Although it may have seemed like I neglected working on my Master Knitters project last week, I actually did do a bit, but I never had time to blog about it. So today we have a 2 for 1 feature.....two weeks of Master Knitter, Level II progress in one post.
In the first week I struggled mightily to do the side seams. I ripped those seams out so many times that I frayed the length of yarn used for seaming.....twice. I kept having troubles with the mattress stitch going astray and being off by a half stitch.
Eventually I made sure I had it all lined up first by basting it loosely at the obvious design elements using a smooth crochet cotton. After that the seaming was easier and when I was done the smooth cotton was easy to remove, although I had to pull it out one stitch at a time.
I'm not completely happy with the seam. The pattern all lines up perfectly, but the 2 knit stitches that are seamed together are kind of flattened looking compared to the other ridges. For the patterned section this was the best I could do. When I did my preliminary swatching I determined this was the best location within the stitch pattern for the seam. Otherwise I would be seaming a changing stitch arrangement which would be way harder! In "real life" knitting (as opposed to having to design according to the course requirements) I would have done this vest back and forth from front opening to front opening, eliminating the side seams all together.
Same sort of problem with the 1x1 ribbing seam. It looks flattened compared to the other columns of knit stitches. This was once again unavoidable if I wanted to use a tubular cast on. Ideally 1x1 rib would be seamed between a knit and a purl stitch so that the seam would be hidden "in the ditch", but tubular cast on results in an odd number of stitches making it necessary to seam the ribbing using half of the selvedge stitch on each side.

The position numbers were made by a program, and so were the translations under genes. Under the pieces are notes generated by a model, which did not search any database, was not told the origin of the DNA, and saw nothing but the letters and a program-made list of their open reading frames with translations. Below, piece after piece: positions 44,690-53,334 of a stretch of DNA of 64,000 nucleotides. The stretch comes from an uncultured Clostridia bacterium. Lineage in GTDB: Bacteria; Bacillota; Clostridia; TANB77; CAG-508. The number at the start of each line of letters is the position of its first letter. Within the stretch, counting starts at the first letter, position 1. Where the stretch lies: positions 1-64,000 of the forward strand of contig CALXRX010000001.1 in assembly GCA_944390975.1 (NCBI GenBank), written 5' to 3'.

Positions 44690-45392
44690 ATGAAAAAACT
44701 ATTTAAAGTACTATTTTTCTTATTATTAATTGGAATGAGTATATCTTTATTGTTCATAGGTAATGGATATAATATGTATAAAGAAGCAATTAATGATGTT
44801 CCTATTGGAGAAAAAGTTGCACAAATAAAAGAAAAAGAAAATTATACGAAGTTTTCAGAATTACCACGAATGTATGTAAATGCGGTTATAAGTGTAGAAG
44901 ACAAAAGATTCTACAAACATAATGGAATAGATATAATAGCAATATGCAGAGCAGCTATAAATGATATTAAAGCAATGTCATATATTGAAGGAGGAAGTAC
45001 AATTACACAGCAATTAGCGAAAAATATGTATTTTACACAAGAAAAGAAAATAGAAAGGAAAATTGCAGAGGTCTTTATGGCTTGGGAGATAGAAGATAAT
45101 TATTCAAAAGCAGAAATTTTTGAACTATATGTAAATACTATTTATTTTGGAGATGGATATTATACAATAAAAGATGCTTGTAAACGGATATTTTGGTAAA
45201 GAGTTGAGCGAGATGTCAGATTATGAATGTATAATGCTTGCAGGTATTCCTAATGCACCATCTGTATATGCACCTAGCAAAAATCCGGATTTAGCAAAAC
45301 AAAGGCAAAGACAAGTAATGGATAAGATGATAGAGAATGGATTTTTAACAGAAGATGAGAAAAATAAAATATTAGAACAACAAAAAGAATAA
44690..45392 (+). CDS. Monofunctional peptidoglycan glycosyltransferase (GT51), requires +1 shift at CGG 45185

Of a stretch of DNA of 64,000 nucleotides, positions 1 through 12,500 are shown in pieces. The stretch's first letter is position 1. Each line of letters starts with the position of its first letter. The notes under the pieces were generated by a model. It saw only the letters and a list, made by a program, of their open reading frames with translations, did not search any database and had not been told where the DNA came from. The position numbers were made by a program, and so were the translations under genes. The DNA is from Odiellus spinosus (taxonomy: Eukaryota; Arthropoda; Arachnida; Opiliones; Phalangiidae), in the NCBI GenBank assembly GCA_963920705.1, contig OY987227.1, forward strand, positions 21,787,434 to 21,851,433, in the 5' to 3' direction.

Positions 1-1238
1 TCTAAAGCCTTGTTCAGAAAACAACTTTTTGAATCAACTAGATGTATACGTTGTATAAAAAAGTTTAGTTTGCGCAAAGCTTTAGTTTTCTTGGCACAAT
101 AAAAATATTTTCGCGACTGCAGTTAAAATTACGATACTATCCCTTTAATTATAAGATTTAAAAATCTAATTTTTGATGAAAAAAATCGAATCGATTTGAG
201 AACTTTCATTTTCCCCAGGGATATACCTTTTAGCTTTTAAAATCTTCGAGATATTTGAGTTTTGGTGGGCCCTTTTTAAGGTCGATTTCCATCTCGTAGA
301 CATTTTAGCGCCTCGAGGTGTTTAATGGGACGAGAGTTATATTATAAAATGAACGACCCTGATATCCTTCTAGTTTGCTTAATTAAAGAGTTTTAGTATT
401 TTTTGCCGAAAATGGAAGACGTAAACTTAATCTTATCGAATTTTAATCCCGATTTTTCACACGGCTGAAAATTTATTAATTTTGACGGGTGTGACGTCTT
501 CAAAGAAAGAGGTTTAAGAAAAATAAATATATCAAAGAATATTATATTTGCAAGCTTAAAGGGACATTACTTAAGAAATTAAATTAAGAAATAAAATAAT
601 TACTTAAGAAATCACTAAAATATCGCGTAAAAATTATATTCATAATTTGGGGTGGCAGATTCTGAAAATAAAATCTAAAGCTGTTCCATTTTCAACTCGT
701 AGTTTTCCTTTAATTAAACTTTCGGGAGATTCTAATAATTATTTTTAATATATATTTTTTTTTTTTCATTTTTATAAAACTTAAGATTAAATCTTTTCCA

The remainder is THIS week's progress. I've seamed the shoulders using short row shaping and then a 3 needle bind off. I have also picked up the stitches around both armholes and knit the armhole bands ending in a tubular bind off.
I'm now working on the shawl collar. It will be a very deep, warm, neck hugging collar that is shaped with short rows and ends below the bust line. It is consuming alarming amounts of yarn!
If I don't run out of yarn I'll be back next week with photos of the finished vest.
What type of buttons do you think I should use?
Oh. Which reminds me. I also did one of the required buttonhole swatches this week. I wrote up the pattern and everything. I just have to make up it's tag. Photos of that next week too.